3. The method of claim 1, further comprising:
embedding an interactive control on one or more pages of the book;
receiving an activation of the interactive control, wherein a series of discussion points are presented on the user interface upon the activation of the interactive control.
4. The method of claim 1, further comprising:
receiving cursor input information from the first user device; and
presenting the cursor input information on the user interface.
5. The method of claim 1, further comprising:
receiving a preference of a user device to control the user interface; and
configuring the user interface to restrict control of the user interface to the user device specified in the preference.
6. The method of claim 1, further comprising:
displaying a guided reading indicator on the user interface, wherein the guided reading indicator moves at a predetermined pace across the text of the book.
7. The method of claim 1, further comprising:
displaying a guided reading indicator on the user interface, wherein the guided reading indicator is synced with the audio data from the first user device or the second user device.
8. A system comprising:
a network interface device to receive audio data from a first user device and to receive audio data from a second user device;
a processor;
one or more computer programs executed on the processor to:
generate a user interface including the audio data from the first user device and audio data from the second user device;
receive a selection of a book from the first user device;
display a graphical representation of the book comprising text and illustrations from the book on the user interface, wherein the book is presented two pages at a time;
receive an indication from the first user device or second user device to proceed to a second portion of the book;
update the user interface to present the second portion of the book; and
transmit the user interface to the first user device and the second user device.
9. The method of claim 7, wherein the one or more programs executed on the processor are to:
receive a selection of at least one participant, wherein the first user device transmits cursor input from the at least one participant.
10. The method of claim 7, wherein the one or more programs executed on the processor are to:
embed an interactive control on one or more pages of the book;
receive an activation of the interactive control, wherein a series of discussion points are presented on the user interface upon the activation of the interactive control.
11. The method of claim 7, wherein the one or more programs executed on the processor are to:
receive cursor input information from the first user device; and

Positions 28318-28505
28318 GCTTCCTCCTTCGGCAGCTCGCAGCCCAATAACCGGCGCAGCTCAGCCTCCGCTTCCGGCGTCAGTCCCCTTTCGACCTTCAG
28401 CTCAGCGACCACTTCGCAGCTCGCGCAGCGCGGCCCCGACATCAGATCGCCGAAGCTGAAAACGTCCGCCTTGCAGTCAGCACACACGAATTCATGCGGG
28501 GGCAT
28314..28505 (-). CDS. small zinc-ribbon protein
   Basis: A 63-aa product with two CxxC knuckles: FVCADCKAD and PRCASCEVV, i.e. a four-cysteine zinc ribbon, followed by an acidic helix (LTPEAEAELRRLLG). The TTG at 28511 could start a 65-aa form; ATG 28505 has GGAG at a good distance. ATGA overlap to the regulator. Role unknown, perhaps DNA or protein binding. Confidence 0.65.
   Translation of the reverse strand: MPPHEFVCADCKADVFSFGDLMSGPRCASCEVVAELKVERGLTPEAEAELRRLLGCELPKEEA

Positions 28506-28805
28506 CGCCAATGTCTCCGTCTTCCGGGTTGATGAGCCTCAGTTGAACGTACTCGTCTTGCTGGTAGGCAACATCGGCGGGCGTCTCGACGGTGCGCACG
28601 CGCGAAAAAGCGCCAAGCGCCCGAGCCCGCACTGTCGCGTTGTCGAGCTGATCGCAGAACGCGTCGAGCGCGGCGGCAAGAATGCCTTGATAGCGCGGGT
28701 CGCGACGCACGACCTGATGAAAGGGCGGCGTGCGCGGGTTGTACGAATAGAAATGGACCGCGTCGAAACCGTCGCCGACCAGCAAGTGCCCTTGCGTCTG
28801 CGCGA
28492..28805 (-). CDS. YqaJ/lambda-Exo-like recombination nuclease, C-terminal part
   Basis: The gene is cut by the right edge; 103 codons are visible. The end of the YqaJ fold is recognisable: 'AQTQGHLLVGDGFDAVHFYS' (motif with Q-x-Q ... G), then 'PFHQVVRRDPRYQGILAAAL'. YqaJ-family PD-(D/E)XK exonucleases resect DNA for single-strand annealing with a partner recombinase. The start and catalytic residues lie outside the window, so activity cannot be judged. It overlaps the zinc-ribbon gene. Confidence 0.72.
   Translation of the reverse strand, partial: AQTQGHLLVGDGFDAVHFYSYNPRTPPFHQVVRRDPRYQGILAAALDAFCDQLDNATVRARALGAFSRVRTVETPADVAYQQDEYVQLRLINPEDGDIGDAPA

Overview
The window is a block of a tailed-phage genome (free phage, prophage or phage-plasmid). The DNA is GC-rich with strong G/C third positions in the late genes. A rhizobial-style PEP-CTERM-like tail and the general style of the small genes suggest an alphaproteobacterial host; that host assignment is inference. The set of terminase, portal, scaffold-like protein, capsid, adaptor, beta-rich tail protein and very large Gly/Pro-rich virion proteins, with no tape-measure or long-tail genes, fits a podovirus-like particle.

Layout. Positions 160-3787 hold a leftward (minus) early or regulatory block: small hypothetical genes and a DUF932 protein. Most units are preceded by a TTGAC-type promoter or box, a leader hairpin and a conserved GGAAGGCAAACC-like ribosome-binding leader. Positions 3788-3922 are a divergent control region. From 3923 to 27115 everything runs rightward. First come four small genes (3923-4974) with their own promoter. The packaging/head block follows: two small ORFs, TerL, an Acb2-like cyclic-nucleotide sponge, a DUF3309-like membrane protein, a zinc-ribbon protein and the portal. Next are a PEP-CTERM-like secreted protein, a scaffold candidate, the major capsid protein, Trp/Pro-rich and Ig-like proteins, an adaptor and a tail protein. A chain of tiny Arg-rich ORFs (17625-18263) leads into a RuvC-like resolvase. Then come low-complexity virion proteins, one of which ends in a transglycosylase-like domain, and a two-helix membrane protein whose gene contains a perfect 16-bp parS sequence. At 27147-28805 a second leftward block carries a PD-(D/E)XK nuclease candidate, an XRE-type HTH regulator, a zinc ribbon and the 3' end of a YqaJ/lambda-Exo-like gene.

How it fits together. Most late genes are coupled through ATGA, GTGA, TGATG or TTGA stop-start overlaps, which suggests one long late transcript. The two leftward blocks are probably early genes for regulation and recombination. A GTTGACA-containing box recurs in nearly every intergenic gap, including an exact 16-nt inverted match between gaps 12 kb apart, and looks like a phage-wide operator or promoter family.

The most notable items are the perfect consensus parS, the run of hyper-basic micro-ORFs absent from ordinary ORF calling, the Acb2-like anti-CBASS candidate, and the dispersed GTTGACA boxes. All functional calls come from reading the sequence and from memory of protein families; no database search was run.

present the cursor input information on the user interface.
12. The method of claim 7, wherein the one or more programs executed on the processor are to:
receive a preference of a user device to control the user interface; and
configure the user interface to restrict control of the user interface to the user device specified in the preference.
13. The method of claim 7, wherein the one or more programs executed on the processor are to:
display a guided reading indicator on the user interface, wherein the guided reading indicator moves at a predetermined pace across the text of the book.
14. The method of claim 7, wherein the one or more programs executed on the processor are to:
display a guided reading indicator on the user interface, wherein the guided reading indicator is synced with the audio data from the first user device or the second user device.
15. A machine-readable medium with instructions stored thereon, which when executed by a processor perform a method, the method comprising:
generating a user interface, wherein the user interface comprises audio data and video data received from a first user device and audio data and video received from a second user device,
receiving a selection of a book from the first user device;
displaying a graphical representation of the book comprising text and illustrations from the book on the user interface, wherein the book is presented a single page at a time;
receiving an indication from the first user device or second user device to proceed to a second page of the book;
updating the user interface to present the second page of the book; and
transmitting the user interface to the first user device and the second user device.
16. The machine-readable medium of claim 15, the method further comprising:
embedding a hotspot on a page of the book, wherein the hotspot is associated with prerecorded audio.
US12/618,671 2008-11-13 2009-11-13 Systems and methods for interactive reading Abandoned US20100122170A1 (en)